Mount Mercy Through the Years

The Sisters of Mercy established Mount Mercy Junior College in 1928 with the purpose of filling a need – the need to unite people with opportunity through high quality, values-based education.

Mount Mercy flourished as a junior college, and continued to have success as a four-year institution. Over the years, Mount Mercy has added new programs and curriculum which were reflective of the mission and values of the original institution. Today, Mount Mercy University’s available course offerings are tailored to meet the needs of those who live and work around campus in the same spirit of our founders.

1906-1950

The Sisters of Mercy purchased Mound Farm and Greene mansion in 1906, a move that would lay the groundwork for Mount Mercy Junior College, which was opened by the Sisters on September 9, 1928. Students who enrolled in the junior college received a low cost Catholic education from the Sisters, who worked tirelessly to provide a rich education in the name of Catherine McAuley. For the next 30 years, Mount Mercy thrived as a two-year institution for women.

1950s

It wasn’t until the 1950s that the Sisters’ vision of a four year college came to fruition. They decided that the community surrounding Mount Mercy would benefit from a baccalaureate institution in the heart of Cedar Rapids, and after receiving accreditation from The Higher Learning Commission of the North Central Association of Colleges and Schools, Mount Mercy became a four year college in 1960.

1960s

The 1960s proved to be a decade of further change for the students, faculty, and staff of Mount Mercy. Regina Hall was built in 1965, providing the first on-campus housing since students first began residence in Warde Hall. Soon after, Mount Mercy opened its doors to both male and female students by officially becoming co-educational in 1969.

1970 – 2000

Throughout the next 30 years, Mount Mercy met the physical demands of a growing student population. Donnelly Center was opened in 1975, followed by Hennessey Recreation Center (1985), Busse Center (1993), Lundy Commons (1995) and Betty Cherry Heritage Hall (1996). Students utilized these spaces for classes, course work, athletic endeavors, co-curricular activities, and for socializing – and with these new facilities came increased opportunities. By 1997, students had the option to write for the Mount Mercy Times, to participate in a robust athletic program with 13 NAIA varsity sports, and adult students were welcomed into the ADVANCE program, a partnership with Kirkwood Community College.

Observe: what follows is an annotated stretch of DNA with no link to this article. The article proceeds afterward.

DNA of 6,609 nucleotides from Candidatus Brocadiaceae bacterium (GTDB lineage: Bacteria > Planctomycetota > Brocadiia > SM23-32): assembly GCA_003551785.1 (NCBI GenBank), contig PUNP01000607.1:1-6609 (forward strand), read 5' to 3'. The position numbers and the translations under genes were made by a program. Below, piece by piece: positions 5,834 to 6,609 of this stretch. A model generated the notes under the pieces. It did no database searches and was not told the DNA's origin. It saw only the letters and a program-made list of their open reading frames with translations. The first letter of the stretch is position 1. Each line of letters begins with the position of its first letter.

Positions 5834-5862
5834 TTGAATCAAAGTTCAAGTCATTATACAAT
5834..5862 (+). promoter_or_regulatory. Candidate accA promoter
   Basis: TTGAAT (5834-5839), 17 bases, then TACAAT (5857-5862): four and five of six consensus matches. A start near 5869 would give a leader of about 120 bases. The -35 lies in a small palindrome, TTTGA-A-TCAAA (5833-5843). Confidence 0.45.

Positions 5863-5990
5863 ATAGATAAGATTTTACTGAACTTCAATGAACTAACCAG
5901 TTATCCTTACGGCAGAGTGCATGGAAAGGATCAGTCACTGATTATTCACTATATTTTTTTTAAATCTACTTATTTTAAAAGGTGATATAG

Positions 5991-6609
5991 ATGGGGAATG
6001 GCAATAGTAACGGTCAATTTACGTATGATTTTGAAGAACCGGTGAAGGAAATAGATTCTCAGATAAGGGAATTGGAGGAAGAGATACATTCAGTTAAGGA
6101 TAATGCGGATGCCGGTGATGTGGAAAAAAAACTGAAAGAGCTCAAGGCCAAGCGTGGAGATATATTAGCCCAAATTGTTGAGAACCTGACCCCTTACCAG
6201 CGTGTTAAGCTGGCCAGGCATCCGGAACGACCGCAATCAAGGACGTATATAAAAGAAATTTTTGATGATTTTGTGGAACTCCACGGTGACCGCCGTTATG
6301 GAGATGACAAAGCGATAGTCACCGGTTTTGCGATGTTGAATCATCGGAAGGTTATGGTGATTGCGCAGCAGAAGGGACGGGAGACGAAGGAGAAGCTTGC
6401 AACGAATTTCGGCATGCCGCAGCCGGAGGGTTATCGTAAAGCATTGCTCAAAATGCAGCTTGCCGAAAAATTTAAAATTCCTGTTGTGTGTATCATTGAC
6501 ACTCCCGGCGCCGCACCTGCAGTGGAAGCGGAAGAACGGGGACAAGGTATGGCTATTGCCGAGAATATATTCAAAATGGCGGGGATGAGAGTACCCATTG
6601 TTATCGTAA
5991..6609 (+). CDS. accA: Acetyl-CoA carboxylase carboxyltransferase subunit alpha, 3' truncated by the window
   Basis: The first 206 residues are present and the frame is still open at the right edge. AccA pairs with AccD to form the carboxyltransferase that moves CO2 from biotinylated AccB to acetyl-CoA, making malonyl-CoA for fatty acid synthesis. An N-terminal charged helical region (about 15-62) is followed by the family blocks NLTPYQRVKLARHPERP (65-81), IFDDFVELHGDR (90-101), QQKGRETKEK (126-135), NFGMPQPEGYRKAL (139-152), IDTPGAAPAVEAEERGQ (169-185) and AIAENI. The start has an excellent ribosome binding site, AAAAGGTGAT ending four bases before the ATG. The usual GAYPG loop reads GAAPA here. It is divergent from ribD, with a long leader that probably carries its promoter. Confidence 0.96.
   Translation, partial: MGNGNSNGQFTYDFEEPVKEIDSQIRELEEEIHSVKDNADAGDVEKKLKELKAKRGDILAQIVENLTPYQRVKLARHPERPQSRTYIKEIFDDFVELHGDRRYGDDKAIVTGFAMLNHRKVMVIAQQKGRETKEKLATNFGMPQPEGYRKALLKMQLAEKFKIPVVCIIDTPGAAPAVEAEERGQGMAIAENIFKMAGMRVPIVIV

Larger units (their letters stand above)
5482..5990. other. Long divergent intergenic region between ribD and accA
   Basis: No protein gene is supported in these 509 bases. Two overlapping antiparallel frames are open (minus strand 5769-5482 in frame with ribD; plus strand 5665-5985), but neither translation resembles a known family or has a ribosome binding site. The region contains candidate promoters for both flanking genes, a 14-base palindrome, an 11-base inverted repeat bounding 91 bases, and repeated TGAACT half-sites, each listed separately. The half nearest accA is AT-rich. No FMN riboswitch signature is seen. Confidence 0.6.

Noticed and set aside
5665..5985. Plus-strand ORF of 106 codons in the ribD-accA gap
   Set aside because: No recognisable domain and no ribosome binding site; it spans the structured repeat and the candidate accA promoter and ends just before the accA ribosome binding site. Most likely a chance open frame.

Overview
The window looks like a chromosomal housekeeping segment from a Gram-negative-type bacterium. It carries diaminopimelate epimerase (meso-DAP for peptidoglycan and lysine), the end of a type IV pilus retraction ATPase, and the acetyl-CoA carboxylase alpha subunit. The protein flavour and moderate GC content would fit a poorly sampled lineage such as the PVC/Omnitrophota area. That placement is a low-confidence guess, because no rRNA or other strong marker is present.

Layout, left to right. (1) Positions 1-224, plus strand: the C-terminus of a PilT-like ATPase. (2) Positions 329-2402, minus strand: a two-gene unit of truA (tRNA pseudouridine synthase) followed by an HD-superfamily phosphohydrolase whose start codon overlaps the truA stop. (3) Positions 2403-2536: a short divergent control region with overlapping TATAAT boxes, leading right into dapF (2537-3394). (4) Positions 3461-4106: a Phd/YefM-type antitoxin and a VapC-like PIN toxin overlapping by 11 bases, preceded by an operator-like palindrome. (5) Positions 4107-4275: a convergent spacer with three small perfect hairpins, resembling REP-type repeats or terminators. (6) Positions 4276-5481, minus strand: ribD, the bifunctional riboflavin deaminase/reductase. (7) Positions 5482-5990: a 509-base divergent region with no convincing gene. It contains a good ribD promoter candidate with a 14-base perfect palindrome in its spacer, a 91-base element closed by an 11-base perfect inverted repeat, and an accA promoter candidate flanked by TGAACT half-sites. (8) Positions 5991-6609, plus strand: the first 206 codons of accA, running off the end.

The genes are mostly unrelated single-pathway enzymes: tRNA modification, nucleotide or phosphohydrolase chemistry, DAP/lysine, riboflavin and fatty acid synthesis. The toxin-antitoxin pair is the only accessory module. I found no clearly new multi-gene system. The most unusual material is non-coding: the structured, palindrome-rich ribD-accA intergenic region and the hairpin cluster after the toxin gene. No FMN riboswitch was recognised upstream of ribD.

2000-Present

Many years had passed since Mount Mercy was a junior college, but the feeling of imminent change was much the same in 2006 as it was in 1956. The College had recently completed construction on Andreas House (2001), a residence suite for upperclassmen, and Basile Hall (2003), adding additional classroom and laboratory space for business, biology, chemistry, physics and other programs. In July 2006 the campus community welcomed the leadership of Dr. Christopher Blake as the eighth president of Mount Mercy, succeeding Dr. Robert Pearce. President Blake’s innovation and guidance was immediately felt on campus. In the next four years, Mount Mercy would add graduate programs in business, education, marriage and family therapy, and nursing, and for the first time in its history offer athletic scholarships. On August 23, 2010, Blake led the institution’s re-designation to Mount Mercy University, making Mount Mercy the only Mercy University in the state of Iowa and one of only four in the Midwest. Under President Blake’s leadership, the College would adopt a new campus master plan, designating the construction of a University Center and Plaza and Walk. Groundbreaking for these projects began in June 2010, heralding the first of many changes to the physical environment on the hill.